Schober Organ Notes No. 51




A Note from Fred Henn
Not long ago I realized that my "more than" enjoyable role, as headmaster of our Schober Orphans Group, was preventing me from pursuing many of my other "projects" such as "interim" completion of my 3 manual Schober. Also... the success of our group suggested the formation of other similar groups such as: an ALTERNATIVE MEDICINE group which would, at minimum cost, disseminate information on alternative medicine procedures, etc. At first the "changeover" seemed simple enough ... just determine who had the best qualifications to assume the role. My selection was Mr. BILL KOHRUMEL. After all ... Bill had an excellent grasp of our procedures since he has been a long time member of our group and additionally has been "format-ting" our newsletter for many years ... plus he was agreeable to idea.

However, after overcoming that initial hurdle ... it occurred to me that I  faced another "bigger" one: We have over 350 members in our group now and a little under half of them receive our newsletter and, of those, about 120 receive the "hard copy". The balance opted for Jack Gildar's kind offer to supply the text of Organ Notes via Email  (at no cost to the recipient). Of course, some folk had no choice (no computer!).. Anyway ... of those receiving "printed" versions of our newsletter ... most have a number of issues that are still due them and most folks haven't supplied SASE's. They originally sent STAMPS (most of which I, not looking ahead, used in my correspondence with folks in the group and if we made the change today ... I'd have to send Bill a large bunch of 1st. class stamps. I owe just a few issues to most folks but I'm asking that everyone will RELEASE me from those obligations. If you have any OBJECTIONS to doing so (hardship, etc) please write to me immediately because I DO WANT TO BE FAIR. If I don't hear from you, I'll assume that you've agreed to release me from those obligations.  In the FUTURE please send  items for our newsletter and/or any info, questions, etc., that apply to the Schober group, to:

Bill Kohrumel
233 Mulberry Court
Warrenton, MO. 63383-5249

FROM NOW ON I'M ONLY ANOTHER SCHOBER GROUP MEMBER!  However ... if you have any "immediate" questions, etc. please contact me. I'll "pass along" anything that appears to be out of my realm.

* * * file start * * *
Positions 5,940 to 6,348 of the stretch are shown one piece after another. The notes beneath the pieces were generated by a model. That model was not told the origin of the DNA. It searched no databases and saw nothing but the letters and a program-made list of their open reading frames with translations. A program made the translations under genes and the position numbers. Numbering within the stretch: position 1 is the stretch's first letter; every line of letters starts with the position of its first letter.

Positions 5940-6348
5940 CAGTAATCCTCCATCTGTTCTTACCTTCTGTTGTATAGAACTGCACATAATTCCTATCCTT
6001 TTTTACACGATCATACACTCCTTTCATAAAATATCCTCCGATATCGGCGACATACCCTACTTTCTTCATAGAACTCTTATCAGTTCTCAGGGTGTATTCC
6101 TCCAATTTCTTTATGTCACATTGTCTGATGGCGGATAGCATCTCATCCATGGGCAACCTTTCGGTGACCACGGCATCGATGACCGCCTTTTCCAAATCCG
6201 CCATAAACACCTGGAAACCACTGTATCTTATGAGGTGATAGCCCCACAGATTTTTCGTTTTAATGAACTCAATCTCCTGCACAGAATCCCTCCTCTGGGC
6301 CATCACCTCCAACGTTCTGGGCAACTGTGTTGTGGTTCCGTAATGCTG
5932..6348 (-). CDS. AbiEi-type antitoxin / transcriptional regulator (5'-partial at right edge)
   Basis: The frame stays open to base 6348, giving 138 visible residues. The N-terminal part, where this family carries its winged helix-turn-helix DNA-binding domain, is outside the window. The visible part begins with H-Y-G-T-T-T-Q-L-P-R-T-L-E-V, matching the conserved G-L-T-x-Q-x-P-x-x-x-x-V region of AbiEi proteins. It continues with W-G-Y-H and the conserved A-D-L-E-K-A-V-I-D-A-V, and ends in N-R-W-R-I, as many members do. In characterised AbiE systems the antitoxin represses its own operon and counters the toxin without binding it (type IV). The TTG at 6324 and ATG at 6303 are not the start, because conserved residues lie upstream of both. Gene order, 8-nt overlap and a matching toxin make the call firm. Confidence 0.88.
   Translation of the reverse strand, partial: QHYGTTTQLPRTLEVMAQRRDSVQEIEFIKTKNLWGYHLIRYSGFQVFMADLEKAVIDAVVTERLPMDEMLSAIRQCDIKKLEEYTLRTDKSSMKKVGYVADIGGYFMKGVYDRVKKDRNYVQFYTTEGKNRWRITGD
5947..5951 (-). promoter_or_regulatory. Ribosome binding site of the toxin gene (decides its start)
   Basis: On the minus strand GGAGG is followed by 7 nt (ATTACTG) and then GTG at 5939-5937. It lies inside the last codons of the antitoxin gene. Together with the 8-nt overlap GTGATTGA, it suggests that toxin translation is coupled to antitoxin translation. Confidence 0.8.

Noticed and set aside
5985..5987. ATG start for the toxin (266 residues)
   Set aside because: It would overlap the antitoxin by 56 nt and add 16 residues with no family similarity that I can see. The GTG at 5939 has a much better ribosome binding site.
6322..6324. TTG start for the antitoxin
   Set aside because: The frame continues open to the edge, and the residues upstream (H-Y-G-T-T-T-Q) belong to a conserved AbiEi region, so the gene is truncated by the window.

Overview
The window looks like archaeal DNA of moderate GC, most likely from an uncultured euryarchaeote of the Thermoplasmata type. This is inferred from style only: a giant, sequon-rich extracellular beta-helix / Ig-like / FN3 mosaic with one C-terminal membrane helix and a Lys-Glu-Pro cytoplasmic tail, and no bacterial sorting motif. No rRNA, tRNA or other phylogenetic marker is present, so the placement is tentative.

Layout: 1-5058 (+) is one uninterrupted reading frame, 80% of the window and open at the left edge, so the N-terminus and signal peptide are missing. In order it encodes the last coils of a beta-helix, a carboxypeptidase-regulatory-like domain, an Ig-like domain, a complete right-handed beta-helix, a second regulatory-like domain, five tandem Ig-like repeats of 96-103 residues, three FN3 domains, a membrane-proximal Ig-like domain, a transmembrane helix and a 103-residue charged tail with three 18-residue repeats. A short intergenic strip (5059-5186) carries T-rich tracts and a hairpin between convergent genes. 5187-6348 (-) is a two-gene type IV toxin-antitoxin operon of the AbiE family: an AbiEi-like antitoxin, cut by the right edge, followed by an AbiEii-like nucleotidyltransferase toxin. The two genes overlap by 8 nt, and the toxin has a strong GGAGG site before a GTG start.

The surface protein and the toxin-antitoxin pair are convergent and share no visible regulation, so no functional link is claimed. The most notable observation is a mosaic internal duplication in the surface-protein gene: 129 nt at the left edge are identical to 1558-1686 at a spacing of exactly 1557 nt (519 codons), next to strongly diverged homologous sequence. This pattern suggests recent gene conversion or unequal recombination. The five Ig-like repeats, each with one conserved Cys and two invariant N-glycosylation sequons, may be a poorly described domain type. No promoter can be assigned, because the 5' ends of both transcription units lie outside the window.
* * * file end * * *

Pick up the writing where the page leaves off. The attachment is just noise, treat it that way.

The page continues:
ALEX KRUEDENER phoned Warren Boehling and said they had a very pleasant chat. Alex went on to say; "One important thing he told me which was a surprise is that the 5mf capacitors that dry up all the time in the Schobers should be 25-30 volt rated, not 50! He said that they operate at a very low voltage, and that they will not dry up as rapidly if the voltage rating is kept closer to the actual working voltage!"


HAROLD WHIPPS emailed: "I built a Recital years ago and donated it to the church I was a member of at the time. ... The console and speaker cabinet were built from the supplied drawings. I left all the documentation for the organ with the church. I do still have the console, speaker cabinet drawings, and the organ tester. I would consider duplicating the drawings if wanted." If you're interested you can contact Harold at:



LAMP: T-1 Bi-Pin #8099 18V. (All Electronics #LP-8099)

PHOTORESISTOR: 22 OHM light 2 MegOhm dark (All Electronics #PRE-13) or 30 OHM light 10 MegOhm dark (Hosfelt 24-136) or: most in Radio Shack variety pack work

Housing: Opaque tubing 1/4" !.D. (3/8" O.D.) #4400.05 (Organ Supply Industries) or: Cap from cheap black Paper Mate pen. Cap is 37mm long

Miscellaneous: 5 Minute Epoxy, wire sleeves, wire, Electrical tape: The shiny black type Paint: Fast drying black

The lamp is a tiny lamp that has just about the identical light output as the large lamp in the original Schober LDR and the same current consumption. The output was measured with a special lightmeter designed for that purpose. The photoresistors work in a very similar manner to "good" ones in the Schober 04LDR-1.


This is somewhat delicate. When ready do not pull or push the lamp in our out of the tubing by  its pins. (Learn from my mistakes).

1) Solder about 11/2" of very thin wire to each of the pins of the lamp.

2) Place a 1" sleeve over each (or at least one) of these wires.